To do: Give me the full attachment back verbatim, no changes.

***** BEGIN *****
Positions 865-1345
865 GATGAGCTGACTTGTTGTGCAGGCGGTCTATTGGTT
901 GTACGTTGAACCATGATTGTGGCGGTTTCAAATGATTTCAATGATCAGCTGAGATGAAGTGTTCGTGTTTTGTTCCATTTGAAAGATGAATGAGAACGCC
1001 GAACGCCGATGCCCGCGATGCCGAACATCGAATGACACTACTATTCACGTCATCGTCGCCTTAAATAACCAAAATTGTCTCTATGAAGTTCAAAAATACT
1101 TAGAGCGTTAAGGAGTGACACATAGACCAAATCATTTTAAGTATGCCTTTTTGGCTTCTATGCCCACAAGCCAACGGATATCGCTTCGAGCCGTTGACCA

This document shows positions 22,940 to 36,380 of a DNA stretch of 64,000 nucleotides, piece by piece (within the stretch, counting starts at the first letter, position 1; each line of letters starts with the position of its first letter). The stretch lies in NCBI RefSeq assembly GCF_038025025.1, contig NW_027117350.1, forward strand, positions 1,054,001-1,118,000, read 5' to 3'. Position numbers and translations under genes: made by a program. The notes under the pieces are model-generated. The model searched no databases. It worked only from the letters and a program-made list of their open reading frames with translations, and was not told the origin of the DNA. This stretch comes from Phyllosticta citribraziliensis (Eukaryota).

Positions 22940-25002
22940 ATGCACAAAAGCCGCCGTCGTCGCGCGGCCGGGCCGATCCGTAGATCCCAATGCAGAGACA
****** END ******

Positions 865-1345
865 GATGAGCTGACTTGTTGTGCAGGCGGTCTATTGGTT
901 GTACGTTGAACCATGATTGTGGCGGTTTCAAATGATTTCAATGATCAGCTGAGATGAAGTGTTCGTGTTTTGTTCCATTTGAAAGATGAATGAGAACGCC
1001 GAACGCCGATGCCCGCGATGCCGAACATCGAATGACACTACTATTCACGTCATCGTCGCCTTAAATAACCAAAATTGTCTCTATGAAGTTCAAAAATACT
1101 TAGAGCGTTAAGGAGTGACACATAGACCAAATCATTTTAAGTATGCCTTTTTGGCTTCTATGCCCACAAGCCAACGGATATCGCTTCGAGCCGTTGACCA

This document shows positions 22,940 to 36,380 of a DNA stretch of 64,000 nucleotides, piece by piece (within the stretch, counting starts at the first letter, position 1; each line of letters starts with the position of its first letter). The stretch lies in NCBI RefSeq assembly GCF_038025025.1, contig NW_027117350.1, forward strand, positions 1,054,001-1,118,000, read 5' to 3'. Position numbers and translations under genes: made by a program. The notes under the pieces are model-generated. The model searched no databases. It worked only from the letters and a program-made list of their open reading frames with translations, and was not told the origin of the DNA. This stretch comes from Phyllosticta citribraziliensis (Eukaryota).

Positions 22940-25002
22940 ATGCACAAAAGCCGCCGTCGTCGCGCGGCCGGGCCGATCCGTAGATCCCAATGCAGAGACA